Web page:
- By Paul Lewis
Shoppers this week gain the right to a full refund if something they buy goes wrong within 30 days . The new Consumer Rights Act 2015 comes into force on Thursday 1 October and its wide-ranging provisions clarify our rights as customers. If you buy something from a retailer it will have to be as it was described to you and of reasonable quality. It also has to be suitable for your purpose.
So if you ask a salesperson if a power drill will bore holes in masonry and it turns out it won’t, then it isn’t suitable. If the item you’ve bought fails one of these tests or develops a fault within 30 days, you can take it back and demand a full refund. You will need to provide proof of purchase. A receipt is good, but so is a credit card or bank statement. If the item goes wrong within six months, you have the right to a replacement, or to a repair if you prefer.
You do not have to prove the fault came with it. But you lose this right if the retailer can show that you broke or damaged the item. After six months, your right to a replacement or repair depends on you showing that the item was faulty when you bought it. In other words, at six months the burden of proof shifts from the retailer to you.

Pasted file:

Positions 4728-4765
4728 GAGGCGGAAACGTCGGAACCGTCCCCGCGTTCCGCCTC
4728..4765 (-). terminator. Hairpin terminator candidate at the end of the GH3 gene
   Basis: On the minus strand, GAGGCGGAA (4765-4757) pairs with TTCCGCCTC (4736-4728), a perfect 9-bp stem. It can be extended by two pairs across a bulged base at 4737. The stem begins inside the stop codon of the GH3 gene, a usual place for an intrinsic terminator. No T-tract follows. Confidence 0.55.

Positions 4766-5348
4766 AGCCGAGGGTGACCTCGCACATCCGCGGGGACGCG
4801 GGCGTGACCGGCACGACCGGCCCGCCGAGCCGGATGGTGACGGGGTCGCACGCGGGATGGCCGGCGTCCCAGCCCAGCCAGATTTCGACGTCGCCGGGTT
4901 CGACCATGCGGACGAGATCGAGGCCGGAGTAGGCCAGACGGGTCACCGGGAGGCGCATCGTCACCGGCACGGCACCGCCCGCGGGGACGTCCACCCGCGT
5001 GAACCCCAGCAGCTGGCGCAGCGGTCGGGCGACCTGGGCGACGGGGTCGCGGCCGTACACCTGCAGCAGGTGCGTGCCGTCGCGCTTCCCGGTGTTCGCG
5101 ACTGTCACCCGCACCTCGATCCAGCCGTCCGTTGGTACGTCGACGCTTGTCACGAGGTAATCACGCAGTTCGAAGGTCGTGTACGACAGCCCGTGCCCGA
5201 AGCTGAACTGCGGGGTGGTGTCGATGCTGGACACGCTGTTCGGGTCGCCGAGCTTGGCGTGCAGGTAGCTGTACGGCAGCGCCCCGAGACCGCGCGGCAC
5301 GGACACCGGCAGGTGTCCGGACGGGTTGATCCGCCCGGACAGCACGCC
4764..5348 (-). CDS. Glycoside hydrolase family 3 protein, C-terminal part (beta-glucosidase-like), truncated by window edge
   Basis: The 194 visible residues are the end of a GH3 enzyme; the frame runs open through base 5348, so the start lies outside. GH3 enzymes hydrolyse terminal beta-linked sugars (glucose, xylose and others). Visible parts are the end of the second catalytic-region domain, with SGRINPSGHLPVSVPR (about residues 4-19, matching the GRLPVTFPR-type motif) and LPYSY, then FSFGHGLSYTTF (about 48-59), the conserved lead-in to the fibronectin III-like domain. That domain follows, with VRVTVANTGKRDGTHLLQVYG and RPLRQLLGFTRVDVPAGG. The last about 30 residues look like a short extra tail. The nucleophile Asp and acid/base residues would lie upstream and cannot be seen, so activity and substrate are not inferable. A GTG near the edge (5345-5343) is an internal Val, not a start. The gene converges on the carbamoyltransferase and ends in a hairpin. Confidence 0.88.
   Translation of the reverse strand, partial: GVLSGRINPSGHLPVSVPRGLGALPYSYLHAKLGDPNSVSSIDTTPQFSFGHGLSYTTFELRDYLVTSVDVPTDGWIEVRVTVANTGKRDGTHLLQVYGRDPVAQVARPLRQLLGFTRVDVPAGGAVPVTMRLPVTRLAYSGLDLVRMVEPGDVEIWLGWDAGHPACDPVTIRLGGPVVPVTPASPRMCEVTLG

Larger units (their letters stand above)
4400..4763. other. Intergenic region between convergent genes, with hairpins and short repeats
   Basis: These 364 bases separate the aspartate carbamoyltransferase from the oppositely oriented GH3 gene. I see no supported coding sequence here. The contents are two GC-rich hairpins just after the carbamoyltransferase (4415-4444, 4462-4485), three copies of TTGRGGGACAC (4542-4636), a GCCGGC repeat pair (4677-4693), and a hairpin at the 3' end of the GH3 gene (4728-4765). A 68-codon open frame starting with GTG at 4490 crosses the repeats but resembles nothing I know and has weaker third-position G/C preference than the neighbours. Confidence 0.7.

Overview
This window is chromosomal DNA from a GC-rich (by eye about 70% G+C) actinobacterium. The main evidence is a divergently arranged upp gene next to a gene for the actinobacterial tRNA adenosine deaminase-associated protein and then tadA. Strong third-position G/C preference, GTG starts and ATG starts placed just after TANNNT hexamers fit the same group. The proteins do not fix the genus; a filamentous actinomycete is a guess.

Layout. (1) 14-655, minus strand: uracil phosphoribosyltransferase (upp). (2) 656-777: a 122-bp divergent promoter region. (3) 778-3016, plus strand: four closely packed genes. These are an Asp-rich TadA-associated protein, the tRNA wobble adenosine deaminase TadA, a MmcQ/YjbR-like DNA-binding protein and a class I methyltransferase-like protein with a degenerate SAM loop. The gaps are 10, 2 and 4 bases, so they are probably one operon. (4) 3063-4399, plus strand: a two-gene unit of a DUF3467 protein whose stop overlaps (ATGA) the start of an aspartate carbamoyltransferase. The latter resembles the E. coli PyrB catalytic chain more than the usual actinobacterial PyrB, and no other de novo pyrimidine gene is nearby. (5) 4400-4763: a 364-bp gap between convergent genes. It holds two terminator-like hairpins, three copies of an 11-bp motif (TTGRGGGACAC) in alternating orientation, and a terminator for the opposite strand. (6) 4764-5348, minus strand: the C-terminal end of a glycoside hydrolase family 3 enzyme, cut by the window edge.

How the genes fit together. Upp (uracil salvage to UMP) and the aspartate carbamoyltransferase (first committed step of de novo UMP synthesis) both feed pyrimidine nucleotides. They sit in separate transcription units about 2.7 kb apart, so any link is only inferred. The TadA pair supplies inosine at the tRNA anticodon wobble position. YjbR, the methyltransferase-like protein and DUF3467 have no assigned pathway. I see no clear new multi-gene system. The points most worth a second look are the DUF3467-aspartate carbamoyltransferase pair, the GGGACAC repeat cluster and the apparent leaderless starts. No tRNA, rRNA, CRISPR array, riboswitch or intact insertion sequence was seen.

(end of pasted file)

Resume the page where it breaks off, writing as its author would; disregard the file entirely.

You can’t usally take something back to a shop for a refund just because you change your mind. Some retailers will let you do that, but they are not obliged to and may give you a credit note rather than a cash refund.
The new rules – except for the 30-day rule – will apply equally to digital products such as software,games, apps, ebooks, TV and films. If you buy something online or over the phone, then the same rules apply.
And you get one important additional right. You can cancel your purchase for any reason up to 14 days after it arrives. So in this case you can just change your mind and get a full refund. You then have another 14 days to return what you bought, in good condition of course.
Your refund should include the cost of delivery to you, but usually only at the cheapest rate, even if you paid extra for a faster service. Returning the goods will normally be at your expense, though if the seller didn’t make that clear or the item was faulty, then the seller should pay for it.
Further information Helen Dewdney has a website called thecomplainingcow.co.uk which explains the new Act. And her book How to Complain (third edition, 2015) is an excellent guide to your legal rights.
To order a signed copy of Helen Dewdney’s How to Complain: the Essential Consumer Guide to Getting Refunds, Redress and Results! for £14 (usually £15) plus FREE p&p, call 01326 555752.